Kerry - what was the flavour like on the 100% levain? I am wanting to try it but have to wait as I am going away for a couple of weeks and it takes time to make the levain.
In spite of my resolution to not buy more cookbooks I have purchased "Flour Water Salt Yeast" - and am very glad I did. The first bread I made was the Saturday White Bread. With this recipe I made one loaf of bread, pizza and a small cheese focaccia. All were great.
Last night I started the polish for the Harvest Bread and baked it today. I can say that it is the best whole wheat bread that I have ever made. I did not have what germ or wheat bran, but substituted 70 grams of oat bran. The loaf was tasty and light with a terrific crust.
I would post a picture, but could not figure out how to do it! if someone can tell where I can find instructions it would be appreciated. I am fairly computer savvy and have posted pictures in the past, but can not remember how I did it.
I am determined to work my way through this book. I find the descriptions on the pincer method, folding the dough and shaping the loaves really helpful. There also exists U tube videos with Ken Forkish demonstrating. A picture is worth a thousand words.
I will try Costco next time I need flour as it seems to be much cheaper. Thanks Anne_T for the tip.
DiggingDogFarm - 1% salt suits me when dry-brining chicken or turkey.
Can you be a bit more explicit on 1% salt? salt / turkey ratio = 1%?
Thanks Ann_T. I ended up using plastic wrap as well as that is what I had on hand. The turkey was great, and I will do this method again.
I am surprisingly a convert to cooking the dressing outside of the bird as well. I resisted this for years but I have to admit I preferred the result to that cooked inside. I used homemade turkey stock, but I felt the dressing was not as heavy as that cooked inside the bird and had a better flavour. It had the added benefit of being put together the night before and being less fuss when I was trying to juggle getting everything on the table hot at the last minute.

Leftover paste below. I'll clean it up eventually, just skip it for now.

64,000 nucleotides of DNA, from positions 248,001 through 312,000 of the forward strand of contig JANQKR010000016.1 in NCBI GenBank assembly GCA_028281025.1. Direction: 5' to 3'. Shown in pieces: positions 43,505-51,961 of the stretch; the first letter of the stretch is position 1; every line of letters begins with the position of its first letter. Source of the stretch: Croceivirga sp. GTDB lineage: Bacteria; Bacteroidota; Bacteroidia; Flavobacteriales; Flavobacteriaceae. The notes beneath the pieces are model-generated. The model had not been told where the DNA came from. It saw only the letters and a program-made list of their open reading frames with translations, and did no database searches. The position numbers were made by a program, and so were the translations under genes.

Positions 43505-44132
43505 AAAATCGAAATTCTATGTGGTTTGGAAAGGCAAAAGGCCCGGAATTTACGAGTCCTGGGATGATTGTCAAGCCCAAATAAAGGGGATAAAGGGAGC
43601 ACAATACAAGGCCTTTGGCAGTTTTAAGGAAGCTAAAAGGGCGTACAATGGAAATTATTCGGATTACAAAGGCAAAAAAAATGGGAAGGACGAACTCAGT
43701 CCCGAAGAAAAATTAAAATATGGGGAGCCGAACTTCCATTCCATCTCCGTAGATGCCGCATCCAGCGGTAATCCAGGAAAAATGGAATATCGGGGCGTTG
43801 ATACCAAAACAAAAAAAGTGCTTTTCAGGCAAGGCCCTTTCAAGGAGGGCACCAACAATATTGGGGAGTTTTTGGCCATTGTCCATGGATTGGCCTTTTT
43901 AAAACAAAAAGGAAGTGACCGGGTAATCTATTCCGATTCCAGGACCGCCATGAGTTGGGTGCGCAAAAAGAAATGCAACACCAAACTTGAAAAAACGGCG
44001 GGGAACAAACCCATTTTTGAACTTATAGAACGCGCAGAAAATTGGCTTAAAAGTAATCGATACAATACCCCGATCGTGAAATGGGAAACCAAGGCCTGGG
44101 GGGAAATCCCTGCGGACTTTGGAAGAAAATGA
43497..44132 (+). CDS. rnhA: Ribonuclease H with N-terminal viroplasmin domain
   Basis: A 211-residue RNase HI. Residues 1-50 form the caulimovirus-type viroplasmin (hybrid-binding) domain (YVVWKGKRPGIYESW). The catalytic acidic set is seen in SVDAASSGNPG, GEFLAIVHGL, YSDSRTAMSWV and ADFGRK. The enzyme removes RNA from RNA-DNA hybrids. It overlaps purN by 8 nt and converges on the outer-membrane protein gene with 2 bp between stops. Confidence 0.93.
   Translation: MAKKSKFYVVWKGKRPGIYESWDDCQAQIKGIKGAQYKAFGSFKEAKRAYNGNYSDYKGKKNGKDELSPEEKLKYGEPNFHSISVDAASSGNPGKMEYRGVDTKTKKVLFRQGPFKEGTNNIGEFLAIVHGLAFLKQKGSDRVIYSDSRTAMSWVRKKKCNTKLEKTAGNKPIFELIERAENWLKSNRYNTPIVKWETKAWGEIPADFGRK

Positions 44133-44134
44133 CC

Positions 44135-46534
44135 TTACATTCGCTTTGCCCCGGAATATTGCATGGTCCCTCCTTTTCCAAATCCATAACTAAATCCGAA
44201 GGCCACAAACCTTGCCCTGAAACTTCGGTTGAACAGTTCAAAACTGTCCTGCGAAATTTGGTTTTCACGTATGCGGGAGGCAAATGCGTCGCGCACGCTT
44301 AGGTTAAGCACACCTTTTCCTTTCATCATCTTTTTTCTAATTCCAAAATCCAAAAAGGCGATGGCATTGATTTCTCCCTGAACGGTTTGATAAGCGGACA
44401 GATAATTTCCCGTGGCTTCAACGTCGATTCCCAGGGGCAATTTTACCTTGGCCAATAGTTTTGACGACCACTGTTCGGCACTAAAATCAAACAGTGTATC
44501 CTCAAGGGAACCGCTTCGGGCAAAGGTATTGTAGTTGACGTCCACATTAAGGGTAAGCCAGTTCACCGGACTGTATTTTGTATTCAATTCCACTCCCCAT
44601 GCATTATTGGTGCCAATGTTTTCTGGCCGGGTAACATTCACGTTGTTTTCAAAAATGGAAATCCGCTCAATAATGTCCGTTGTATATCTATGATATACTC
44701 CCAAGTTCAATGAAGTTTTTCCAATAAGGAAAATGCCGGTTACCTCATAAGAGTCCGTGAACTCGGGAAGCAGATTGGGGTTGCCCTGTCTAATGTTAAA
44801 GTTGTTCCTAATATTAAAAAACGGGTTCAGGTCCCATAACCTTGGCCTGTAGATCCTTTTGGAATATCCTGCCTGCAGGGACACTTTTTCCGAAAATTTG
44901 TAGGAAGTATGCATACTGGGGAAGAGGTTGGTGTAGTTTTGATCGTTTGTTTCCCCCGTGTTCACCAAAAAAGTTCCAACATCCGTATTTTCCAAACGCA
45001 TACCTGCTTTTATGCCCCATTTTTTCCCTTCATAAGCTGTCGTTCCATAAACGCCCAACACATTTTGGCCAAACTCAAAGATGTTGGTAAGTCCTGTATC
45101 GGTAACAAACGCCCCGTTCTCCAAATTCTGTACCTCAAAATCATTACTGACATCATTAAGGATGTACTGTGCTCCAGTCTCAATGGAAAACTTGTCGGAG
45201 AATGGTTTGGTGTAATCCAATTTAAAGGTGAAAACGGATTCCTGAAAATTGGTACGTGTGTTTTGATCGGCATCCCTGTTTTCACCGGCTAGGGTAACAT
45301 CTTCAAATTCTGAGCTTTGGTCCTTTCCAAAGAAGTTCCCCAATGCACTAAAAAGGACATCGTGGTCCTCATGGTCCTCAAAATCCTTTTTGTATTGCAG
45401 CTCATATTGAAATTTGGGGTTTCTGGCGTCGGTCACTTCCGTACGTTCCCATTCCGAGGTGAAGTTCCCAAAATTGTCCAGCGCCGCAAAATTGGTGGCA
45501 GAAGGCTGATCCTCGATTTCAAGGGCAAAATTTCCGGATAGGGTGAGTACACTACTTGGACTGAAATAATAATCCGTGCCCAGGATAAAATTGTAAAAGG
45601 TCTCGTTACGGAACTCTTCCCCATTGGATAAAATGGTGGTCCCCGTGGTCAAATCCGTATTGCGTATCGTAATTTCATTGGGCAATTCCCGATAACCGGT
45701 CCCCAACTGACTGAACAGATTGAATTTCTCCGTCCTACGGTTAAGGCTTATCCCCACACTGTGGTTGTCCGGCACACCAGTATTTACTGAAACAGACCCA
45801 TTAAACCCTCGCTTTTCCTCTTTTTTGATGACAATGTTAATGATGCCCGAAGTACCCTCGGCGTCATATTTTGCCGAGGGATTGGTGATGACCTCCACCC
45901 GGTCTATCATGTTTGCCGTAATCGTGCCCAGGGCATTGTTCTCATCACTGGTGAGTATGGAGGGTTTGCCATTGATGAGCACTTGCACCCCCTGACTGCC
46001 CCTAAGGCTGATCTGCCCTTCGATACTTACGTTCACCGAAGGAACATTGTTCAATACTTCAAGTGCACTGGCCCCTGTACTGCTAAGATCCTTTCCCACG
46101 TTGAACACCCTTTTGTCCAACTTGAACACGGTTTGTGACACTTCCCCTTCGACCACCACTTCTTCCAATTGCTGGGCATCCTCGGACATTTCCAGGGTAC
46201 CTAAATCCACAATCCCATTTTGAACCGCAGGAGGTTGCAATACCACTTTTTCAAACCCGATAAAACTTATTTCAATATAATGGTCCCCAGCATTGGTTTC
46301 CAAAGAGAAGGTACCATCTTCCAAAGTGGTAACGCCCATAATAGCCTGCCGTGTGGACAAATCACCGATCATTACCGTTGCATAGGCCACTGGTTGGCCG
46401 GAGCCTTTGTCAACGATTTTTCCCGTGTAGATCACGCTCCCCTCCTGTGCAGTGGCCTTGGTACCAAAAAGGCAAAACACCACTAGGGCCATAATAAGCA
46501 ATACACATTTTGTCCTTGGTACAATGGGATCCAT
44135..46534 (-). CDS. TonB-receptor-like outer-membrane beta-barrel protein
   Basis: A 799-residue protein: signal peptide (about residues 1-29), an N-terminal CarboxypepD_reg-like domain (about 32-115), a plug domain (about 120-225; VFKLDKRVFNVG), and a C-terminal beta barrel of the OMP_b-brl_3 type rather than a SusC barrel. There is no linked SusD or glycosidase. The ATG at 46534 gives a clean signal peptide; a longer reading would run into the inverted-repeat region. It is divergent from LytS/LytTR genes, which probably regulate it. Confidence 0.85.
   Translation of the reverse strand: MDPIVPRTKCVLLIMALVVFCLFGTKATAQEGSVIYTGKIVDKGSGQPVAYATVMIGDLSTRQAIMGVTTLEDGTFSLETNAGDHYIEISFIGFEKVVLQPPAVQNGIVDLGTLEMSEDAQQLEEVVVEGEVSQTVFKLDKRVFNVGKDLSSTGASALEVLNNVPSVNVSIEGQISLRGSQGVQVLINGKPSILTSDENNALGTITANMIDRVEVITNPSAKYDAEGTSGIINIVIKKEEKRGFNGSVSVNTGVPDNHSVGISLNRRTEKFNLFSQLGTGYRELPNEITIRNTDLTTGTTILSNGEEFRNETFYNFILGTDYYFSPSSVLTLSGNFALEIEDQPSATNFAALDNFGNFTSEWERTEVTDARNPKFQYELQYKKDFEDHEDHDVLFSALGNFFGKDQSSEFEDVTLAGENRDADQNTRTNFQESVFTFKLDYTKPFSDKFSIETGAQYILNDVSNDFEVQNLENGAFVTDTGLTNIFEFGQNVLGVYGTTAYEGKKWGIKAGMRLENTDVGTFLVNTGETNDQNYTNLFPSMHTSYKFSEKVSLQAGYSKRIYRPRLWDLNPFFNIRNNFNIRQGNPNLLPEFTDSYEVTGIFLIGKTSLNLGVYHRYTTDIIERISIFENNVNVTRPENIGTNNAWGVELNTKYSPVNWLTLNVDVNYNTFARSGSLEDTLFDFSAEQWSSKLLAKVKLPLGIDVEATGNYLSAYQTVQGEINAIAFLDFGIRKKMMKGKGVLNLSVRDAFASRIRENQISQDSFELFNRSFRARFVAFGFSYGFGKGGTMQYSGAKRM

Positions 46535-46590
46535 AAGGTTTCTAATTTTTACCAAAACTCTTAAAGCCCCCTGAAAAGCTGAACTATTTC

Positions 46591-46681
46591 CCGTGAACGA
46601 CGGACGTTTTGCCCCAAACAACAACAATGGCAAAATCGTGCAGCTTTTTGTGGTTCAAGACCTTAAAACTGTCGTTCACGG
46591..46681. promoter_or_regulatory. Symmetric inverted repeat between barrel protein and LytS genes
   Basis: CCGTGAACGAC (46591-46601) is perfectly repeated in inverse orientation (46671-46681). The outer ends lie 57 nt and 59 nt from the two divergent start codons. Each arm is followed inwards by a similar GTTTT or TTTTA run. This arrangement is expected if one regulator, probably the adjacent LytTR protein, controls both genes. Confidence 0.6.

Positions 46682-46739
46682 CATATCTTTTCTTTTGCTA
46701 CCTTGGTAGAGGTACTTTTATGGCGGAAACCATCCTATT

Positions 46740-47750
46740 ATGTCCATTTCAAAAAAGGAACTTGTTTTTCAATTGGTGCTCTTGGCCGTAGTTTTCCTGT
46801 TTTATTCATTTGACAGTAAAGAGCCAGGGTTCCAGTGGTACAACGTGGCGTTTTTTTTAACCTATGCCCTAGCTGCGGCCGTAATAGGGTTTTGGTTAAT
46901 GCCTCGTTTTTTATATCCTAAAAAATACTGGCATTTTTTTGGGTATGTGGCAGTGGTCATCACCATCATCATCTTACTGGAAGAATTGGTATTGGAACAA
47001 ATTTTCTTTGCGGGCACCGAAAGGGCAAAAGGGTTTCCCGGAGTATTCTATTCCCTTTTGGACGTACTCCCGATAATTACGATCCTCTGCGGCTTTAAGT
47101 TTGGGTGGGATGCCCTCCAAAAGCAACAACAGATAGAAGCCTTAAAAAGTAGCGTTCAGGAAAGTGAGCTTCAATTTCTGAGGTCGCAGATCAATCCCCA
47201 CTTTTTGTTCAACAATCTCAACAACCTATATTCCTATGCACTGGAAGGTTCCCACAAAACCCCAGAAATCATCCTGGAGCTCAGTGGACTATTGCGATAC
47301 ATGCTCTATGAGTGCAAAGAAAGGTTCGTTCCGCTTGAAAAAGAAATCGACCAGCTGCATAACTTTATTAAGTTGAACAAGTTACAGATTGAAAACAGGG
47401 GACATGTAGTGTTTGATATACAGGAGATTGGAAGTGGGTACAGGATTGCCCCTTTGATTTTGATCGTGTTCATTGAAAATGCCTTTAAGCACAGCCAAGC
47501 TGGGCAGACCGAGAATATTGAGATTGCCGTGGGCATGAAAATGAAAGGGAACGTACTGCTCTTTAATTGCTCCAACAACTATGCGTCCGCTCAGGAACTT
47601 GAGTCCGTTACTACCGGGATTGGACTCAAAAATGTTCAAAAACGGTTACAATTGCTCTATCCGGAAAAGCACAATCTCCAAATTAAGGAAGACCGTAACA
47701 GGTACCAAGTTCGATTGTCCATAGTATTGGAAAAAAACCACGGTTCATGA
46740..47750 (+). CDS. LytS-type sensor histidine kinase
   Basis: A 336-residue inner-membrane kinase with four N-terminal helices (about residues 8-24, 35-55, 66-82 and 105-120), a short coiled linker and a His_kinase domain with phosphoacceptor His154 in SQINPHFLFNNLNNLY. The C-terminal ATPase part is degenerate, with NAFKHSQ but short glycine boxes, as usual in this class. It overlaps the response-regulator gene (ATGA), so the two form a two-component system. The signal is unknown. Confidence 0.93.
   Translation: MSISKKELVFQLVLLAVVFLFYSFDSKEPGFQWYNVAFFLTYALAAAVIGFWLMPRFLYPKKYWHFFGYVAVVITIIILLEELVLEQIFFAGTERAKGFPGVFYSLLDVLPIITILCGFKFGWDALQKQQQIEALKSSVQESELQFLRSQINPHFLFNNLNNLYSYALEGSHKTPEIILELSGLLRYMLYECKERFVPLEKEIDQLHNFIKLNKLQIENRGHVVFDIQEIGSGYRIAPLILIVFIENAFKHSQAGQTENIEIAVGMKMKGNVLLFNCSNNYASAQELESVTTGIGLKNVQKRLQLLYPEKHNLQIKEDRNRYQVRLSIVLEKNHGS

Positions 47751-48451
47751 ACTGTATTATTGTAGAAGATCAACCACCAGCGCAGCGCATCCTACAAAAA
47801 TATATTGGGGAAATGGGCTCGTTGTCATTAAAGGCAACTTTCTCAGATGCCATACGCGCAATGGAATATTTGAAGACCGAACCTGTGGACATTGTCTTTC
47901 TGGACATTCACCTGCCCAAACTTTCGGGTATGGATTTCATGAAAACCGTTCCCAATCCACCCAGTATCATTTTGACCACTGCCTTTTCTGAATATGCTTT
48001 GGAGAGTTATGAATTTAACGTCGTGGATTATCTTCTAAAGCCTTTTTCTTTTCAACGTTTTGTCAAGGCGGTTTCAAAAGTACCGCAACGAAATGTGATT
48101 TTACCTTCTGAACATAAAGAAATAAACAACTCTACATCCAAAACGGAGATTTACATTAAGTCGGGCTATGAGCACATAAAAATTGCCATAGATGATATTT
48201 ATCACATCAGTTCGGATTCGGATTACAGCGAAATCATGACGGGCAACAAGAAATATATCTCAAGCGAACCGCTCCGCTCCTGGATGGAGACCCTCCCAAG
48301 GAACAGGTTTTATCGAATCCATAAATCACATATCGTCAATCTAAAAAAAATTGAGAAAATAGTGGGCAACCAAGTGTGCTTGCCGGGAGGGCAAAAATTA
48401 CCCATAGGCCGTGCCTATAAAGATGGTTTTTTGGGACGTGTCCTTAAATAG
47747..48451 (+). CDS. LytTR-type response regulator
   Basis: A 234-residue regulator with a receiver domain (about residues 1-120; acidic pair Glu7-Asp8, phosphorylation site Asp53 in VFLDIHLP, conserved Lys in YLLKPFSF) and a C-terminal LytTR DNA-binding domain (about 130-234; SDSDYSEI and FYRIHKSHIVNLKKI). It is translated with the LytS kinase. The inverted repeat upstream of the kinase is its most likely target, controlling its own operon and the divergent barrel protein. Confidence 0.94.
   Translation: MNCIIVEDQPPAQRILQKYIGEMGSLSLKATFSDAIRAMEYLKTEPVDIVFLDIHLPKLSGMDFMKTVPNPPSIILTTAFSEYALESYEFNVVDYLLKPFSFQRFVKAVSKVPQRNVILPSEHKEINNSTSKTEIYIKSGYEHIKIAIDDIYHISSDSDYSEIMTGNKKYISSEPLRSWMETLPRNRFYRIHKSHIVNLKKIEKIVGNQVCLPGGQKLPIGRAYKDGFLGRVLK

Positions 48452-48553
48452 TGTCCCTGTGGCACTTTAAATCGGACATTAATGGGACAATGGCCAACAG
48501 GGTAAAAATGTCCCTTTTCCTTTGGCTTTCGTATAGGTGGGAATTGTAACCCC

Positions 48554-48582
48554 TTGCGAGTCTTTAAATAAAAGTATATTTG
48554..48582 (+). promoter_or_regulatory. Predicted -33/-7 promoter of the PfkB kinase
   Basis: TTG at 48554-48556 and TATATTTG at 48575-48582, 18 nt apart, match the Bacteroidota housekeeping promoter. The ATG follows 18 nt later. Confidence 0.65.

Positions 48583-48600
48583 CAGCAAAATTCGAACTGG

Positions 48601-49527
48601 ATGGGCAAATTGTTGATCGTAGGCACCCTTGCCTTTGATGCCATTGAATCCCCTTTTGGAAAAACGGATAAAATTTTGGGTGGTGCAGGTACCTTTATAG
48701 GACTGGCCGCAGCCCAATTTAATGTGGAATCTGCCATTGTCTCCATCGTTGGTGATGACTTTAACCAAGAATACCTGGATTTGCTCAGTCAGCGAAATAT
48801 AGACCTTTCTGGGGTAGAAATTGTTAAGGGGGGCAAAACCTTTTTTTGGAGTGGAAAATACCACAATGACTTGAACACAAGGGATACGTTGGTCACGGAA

Brown Hornet - I have not tried the dry-brining method before, but after reading these posts and the linked articles I am looking forward to trying a dry brine this year.
Just a word of caution - if you try the dry brining method be careful with the type of salt. The recipe calls for kosher salt I think because it is very dissolvable. I used a large granule kosher salt. If you use a small granule I think you may end up over salting
I thought I would report back on the Thanksgiving turkey that I cooked. I used Judy rogers presalting method linked by Anne T above. It was easy and resulted in a delicious and moist turkey. In addition to the presalting, at cooking time I layered butter under the skin of the breast and put onion and parsley in the cavity. The skin was beautifully crisp. I will do this method again.
For the first time ever I made the stuffing separate. I never thought I would admit this, but I preferred it to being cooked in the bird. I made Anne Burrell's cornbread stuffing and everyone asked for the recipe.
Thanks to all who replied. After some thought, I have decided to use the Judy Rogers method.